What is Himalayan vulture?

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What is Himalayan vulture

The Himalayan vulture (Gyps himalayensis) or Himalayan griffon vulture is an Old World vulture native to the Himalayas and the adjoining Tibetan Plateau. It is one of the two largest Old World vultures and true raptors.

The Himalayan griffon vulture is a bird of the eagle family Hawk, with a total length of about 110 cm. Feather color changes greatly, the head and neck are bare, covered with dirty yellow or white down feathers, the feather cluster at the base of the neck is lanceolate, pale yellow or yellowish brown. The upper body and wing coverts are light yellowish brown, and the flight feathers are black. The underparts are light yellow or light yellow-brown, and the light-colored underparts and darker wings are in sharp contrast when flying.

What does Himalayan vulture look like?

The Himalayan griffon vulture is a large bird of prey. The upper part of the head and neck is covered with light yellow guard hairs, and the feathers on the lower neck gradually turn white and become down feathers. There are long and lanceolate tufts of feathers at the base of the neck to form collar feathers around the neck, pale yellow or yellowish brown , with a central white rachis. The back and wing coverts are light yellowish brown, the center of the feathers is browner, forming some irregular brown spots, the outer large coverts, flight feathers and tail feathers are dark brown, and the inner secondary flight feathers have light-colored tips. The upper chest is light brown, the rest of the lower body is light yellowish brown, the anal area and the undertail coverts are nearly white, with unclear rachis lines. Juvenile birds have brown heads and more down feathers than adults. The upper body is dark brown, the back, shoulder and wing coverts have thick yellow-white longitudinal stripes, and the primary flight feathers and tail feathers are dark brown. Underparts dark brown, with light-colored rachis.

The iris is dark yellow, milky yellow or light brown, the corners of the mouth are green or dark yellow, the cere is light brown or green brown, and the toes are greenish gray or white.

Himalayan griffon vulture size

Size measurement: weight 8000-12000 grams; body length 1200-1499 mm; mouth peak 71-81 mm; wings 755-805 mm; tail 365-402 mm; tarsus 110-126 mm.

Himalayan griffon vulture habitat

The Himalayan griffon vulture inhabits high mountains, alpine meadows, grasslands, deserts, Gobi and river valleys at an altitude of 2500-5500 meters. Most of them soar singly or in groups, and sometimes perch on higher rocks or hillsides.

Himalayan griffon vulture living habit

The Himalayan griffon vulture is a resident bird. It often soars at an altitude of 6,000 meters, looking for animal carcasses or wreckage in the air for a long time, and after finding them, it falls to the ground and tears up the food. It is one of the highest flying birds in the world. It can fly over Mount Everest, with a maximum flight altitude of more than 9,000 meters.

What do Himalayan vulture eat?

Feeds mainly on carrion and carcasses, and generally does not attack live animals. With extremely keen vision, it often hovers in the sky looking for corpses on the ground. There is fierce competition when eating, and sometimes they attack each other in order to compete for food. Sometimes frogs, lizards, birds, small mammals, and large beetles and locusts are also eaten when food is scarce or extremely hungry.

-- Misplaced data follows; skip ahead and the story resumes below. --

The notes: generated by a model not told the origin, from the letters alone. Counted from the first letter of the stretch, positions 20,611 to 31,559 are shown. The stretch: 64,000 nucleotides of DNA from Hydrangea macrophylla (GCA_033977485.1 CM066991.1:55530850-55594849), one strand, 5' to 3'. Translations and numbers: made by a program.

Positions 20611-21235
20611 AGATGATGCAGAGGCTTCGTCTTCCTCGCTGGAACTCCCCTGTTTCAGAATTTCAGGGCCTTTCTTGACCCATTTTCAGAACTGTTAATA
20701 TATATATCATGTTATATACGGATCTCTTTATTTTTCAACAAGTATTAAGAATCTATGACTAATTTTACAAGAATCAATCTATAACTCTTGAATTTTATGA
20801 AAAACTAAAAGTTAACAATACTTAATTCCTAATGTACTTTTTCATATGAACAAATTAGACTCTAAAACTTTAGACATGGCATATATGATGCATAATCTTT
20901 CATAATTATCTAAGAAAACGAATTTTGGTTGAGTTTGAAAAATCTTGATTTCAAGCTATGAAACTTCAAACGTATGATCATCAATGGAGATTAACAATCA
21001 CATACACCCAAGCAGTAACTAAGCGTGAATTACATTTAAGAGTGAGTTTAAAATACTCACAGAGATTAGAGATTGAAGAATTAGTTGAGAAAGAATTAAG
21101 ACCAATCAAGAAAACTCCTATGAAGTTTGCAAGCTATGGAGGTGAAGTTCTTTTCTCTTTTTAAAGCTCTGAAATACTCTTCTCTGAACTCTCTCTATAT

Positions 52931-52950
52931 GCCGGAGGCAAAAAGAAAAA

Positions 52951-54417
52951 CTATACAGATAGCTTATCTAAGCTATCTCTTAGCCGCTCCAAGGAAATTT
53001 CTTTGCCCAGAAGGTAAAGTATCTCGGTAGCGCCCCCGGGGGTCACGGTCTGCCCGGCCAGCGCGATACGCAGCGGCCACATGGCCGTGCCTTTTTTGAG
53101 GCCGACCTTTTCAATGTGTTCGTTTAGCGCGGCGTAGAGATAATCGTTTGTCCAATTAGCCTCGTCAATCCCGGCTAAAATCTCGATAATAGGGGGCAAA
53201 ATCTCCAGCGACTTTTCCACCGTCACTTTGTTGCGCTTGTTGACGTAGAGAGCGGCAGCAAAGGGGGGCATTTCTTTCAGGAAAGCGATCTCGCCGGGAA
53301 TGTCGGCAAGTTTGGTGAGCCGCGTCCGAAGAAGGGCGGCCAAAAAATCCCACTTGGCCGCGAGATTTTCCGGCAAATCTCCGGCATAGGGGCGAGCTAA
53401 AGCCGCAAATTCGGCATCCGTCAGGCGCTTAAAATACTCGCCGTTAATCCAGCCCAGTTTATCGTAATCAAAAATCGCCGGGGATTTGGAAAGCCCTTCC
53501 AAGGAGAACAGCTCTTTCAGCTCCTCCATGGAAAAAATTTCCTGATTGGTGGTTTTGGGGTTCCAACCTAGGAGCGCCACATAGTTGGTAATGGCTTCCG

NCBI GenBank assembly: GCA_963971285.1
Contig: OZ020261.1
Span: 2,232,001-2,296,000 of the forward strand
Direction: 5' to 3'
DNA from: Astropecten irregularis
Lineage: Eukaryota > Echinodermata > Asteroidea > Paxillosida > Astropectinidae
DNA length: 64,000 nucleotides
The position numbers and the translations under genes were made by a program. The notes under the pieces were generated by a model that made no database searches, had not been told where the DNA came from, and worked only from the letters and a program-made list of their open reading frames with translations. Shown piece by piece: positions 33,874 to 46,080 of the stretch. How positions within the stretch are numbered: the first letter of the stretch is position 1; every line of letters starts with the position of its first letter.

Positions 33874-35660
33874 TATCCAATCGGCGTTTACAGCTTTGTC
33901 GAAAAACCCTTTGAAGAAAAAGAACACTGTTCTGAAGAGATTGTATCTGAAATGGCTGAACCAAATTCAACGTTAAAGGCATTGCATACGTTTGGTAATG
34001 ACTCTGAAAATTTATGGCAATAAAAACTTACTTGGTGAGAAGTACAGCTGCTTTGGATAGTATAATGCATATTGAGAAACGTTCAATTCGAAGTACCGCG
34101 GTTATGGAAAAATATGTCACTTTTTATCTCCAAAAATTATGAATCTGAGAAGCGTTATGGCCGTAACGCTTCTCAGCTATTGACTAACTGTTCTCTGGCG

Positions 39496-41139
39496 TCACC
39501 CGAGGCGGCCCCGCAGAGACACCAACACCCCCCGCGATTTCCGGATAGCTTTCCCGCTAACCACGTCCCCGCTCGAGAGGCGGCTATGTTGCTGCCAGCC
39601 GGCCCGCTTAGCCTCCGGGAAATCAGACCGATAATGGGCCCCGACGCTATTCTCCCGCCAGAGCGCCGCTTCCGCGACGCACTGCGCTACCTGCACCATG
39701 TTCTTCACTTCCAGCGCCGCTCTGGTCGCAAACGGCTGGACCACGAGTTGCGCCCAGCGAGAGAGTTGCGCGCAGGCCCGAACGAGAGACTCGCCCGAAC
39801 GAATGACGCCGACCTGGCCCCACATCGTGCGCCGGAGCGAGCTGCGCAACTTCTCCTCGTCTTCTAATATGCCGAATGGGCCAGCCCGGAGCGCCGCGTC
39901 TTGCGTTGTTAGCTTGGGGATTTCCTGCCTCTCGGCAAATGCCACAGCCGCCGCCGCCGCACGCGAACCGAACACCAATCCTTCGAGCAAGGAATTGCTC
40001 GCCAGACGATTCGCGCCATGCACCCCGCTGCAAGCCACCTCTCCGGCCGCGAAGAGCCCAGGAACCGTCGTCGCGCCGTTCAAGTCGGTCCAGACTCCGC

Because it seldom preys on living animals, its claws are obviously degenerated, but there are well-developed foot pads under the toes, which are conducive to running and beating on the ground. The Himalayan vulture’s beak has evolved to be extraordinarily powerful for tearing carrion or dragging heavy viscera from the carcasses of some large animals. In addition, in order to adapt to eating corpses, especially to extend the head and neck into the animal’s body cavity to eat internal organs or carrion, the feathers on the head and neck are specialized into short down feathers. Rubbing with earth, rocks, grass stems, shrubs, etc. restores the fluffy state, and continues to play an effective role in keeping warm. A circle of longer feathers growing at the base of the neck constitutes the collar, which prevents the feathers from being soiled, just like the napkins used when people eat. Due to its large body and wide wings, it is very suitable for saving energy during long-term and long-distance flying, and it is very beneficial for searching for animal carcasses that are difficult to obtain. When fighting for food, it always straightens its head, spreads its wings, erects the feathers on its shoulders, and keeps jumping forward, making threats to drive away other individuals.

Distribution area of Himalayan vulture

Distributed in Afghanistan, Bhutan, China, India, Kazakhstan, Kyrgyzstan, Malaysia, Mongolia, Nepal, Pakistan, Tajikistan, Thailand and Uzbekistan.

Mode of reproduction

The breeding season is from December to May of the following year. It usually nests in the recesses or niches of the cliffs and rock walls of plateaus, mountains, and canyons, and the old nests are often refurbished and continued to be used. Most of the nest materials are taken from nearby areas, mostly dead branches, and the inside is covered with soft materials, such as animal hair. When nest materials are scarce, they even pick up worn-out clothes, wire, etc. to build nests. Each clutch usually lays 1 egg, the color of the egg is white or dirty white, the surface is smooth without spots, and occasionally there are brown spots. Some breeding pairs nest alone, but most Himalayan vultures share nest areas during breeding season, and the distance between nests is usually not too far.

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